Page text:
ROCHESTER — When looking at the city’s 2014-15 proposed budget, which includes no increases in taxes or fees, City Manager Jaymes Vettraino said it’s the first “recovery” budget he’s had a chance to work on since the economic downturn.
“Last year’s budget was better than the year prior, and this year’s — with the actual projection of being able to include new, large-scale development in the budget — is a welcome change from holding our own with the rest of southeastern Michigan for the last several years,” he said. “With the increase of home values over 20 percent, and knowing that in the future the city’s taxable value should increase — not that dramatically, but we should be going up instead of down — and the ability to project that we’re actually going to have new, large-scale development during this fiscal year of over $50 million, I see the city finances, and this budget in particular, as something the city can be proud of. Also, City Council’s decision to provide the 0.4 mil tax decrease, rather than to reassign that millage in some other way, is good for the property owners, as well.”
For a number of months, the city has been working on preparing the proposed budget, which will be up for discussion during an April 28 public hearing.
“This has been a work in progress over the last four months as we’ve been turning over every rock,” said Mayor Jeffrey Cuthbertson of City Council’s involvement in the process.
The city’s budget defines anticipated city revenues and sets the legal limits for expenditures by the government. The city’s fiscal year begins every July 1 and ends June 30. The overall proposed city budget for fiscal year 2014-15 is $24,364,664, which is approximately 0.8 percent higher than the previous year.
The city is obligated to pass a balanced general fund budget — meaning revenues must equal expenses. The balanced general fund budget is about $9.99 million, which is 1.4 percent higher than the 2014 budget and includes no appropriation of the fund balance, Vettraino said. This is the third consecutive fiscal year with an increase to the general fund budget after six consecutive years of decreasing general fund budgets, he noted.
The citywide property tax value increased by 1.38 percent — from $642,686,450 in fiscal year 2014 to $651,573,650 for fiscal year 2015. Vettraino said the increase in overall taxable values resulted in an increase of approximately $113,258 in revenue for the city’s general fund, the second increase in taxable value since 2007.
During 2013, the average home sale price in Rochester increased by 22.28 percent. However, Vettraino said the impact of the increased values only reflects an increase of 3.67 percent in residential taxable value due to the impact of Proposition A of 1994, the Headlee Amendment, which regulates by state law that residential values can only increase at most by the rate of inflation, which is 1.6 percent for fiscal year 2015. The fact that total residential taxable values increased by 3.67 percent is good news for the city, Vettraino noted, because residential properties make up 74 percent of the property value of the city and therefore have the most significant impact on the city’s budget.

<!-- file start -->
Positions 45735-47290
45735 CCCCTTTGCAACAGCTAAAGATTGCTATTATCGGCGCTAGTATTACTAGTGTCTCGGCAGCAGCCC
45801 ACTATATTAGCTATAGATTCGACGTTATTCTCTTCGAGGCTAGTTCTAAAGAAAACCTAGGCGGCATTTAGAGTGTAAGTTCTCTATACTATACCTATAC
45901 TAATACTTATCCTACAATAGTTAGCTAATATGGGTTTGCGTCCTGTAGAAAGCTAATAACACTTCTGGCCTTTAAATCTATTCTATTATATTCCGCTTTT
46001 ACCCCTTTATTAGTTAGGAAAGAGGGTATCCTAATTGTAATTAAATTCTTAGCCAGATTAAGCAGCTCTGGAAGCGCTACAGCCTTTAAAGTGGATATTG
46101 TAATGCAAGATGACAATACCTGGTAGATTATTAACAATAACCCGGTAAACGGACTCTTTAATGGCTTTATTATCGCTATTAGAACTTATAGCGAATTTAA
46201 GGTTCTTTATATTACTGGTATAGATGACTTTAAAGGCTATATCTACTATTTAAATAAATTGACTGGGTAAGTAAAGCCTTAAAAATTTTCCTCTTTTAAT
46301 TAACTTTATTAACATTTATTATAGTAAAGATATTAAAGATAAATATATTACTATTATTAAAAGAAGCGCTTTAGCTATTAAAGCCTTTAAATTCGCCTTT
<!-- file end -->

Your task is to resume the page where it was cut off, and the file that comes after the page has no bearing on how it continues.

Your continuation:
Industrial taxable values fell by 0.56 percent, commercial taxable values decreased by 1.87 percent, and personal property values fell by 14.68 percent. According to Vettraino, personal property values fell as a result of a change in the state law to exempt properties with less than $80,000 value in personal property from the personal property tax.
The 2015 budget reflects anticipated economic activity in the coming fiscal year, Vettraino explained. Revenue in Building Department licenses and permits, within the general fund, increased by $87,890. As a result, the Protective Inspections Department is $74,628 higher, reflecting the additional inspection costs.
“We have over 300 new residential units that either have been approved by the Planning Commission or are currently in the process, with a total value of approximately $50 million,” Vettraino said. “We’re pretty excited about the continued investment in the city.”
The property tax levy for fiscal year 2015 is recommended to be 3 percent less — or 0.4 mills less — than the fiscal year 2014 millage — which Vettraino said is approximately 14 percent less than the total millage in 2006.
“Everyone would have a 0.4 mil tax cut as part of this budget,” he explained.
Cuthbertson said the cut comes as a direct result of some sewer bond debt that was retired, noting that the city is proposing a reduction in the special millage rate that’s associated with the debt.
“We’re not going to put it on the ballot and repurpose it as if it was something else and say ‘your taxes weren’t going to go up because of it.’ We’re going to do the transparent and straightforward thing with that item, so I think that’s a positive precedent to set here with voted debt,” he said.
The city has a low level of debt, Vettraino added, noting that the city has not taken on any new debt since 2001. He said the city’s debt expense for fiscal year 2015 is $97,799,116, which is less than 0.04 percent of all budgeted expenditures. The city’s only bond debt is the 2001 Older Persons’ Commission Building bond payment of $97,799. The City Council has approved a policy position indicating that the city intends to issue debt during fiscal year 2015 for two new parking platforms, which Vettraino said is not included in the budget because the council has not yet passed the formal legislative action necessary to issue the debt.
The City Council will consider adopting the 2014-15 budget May 12. A copy of the city’s entire proposed budget is available for download at www.ci.rochester.mi.us.
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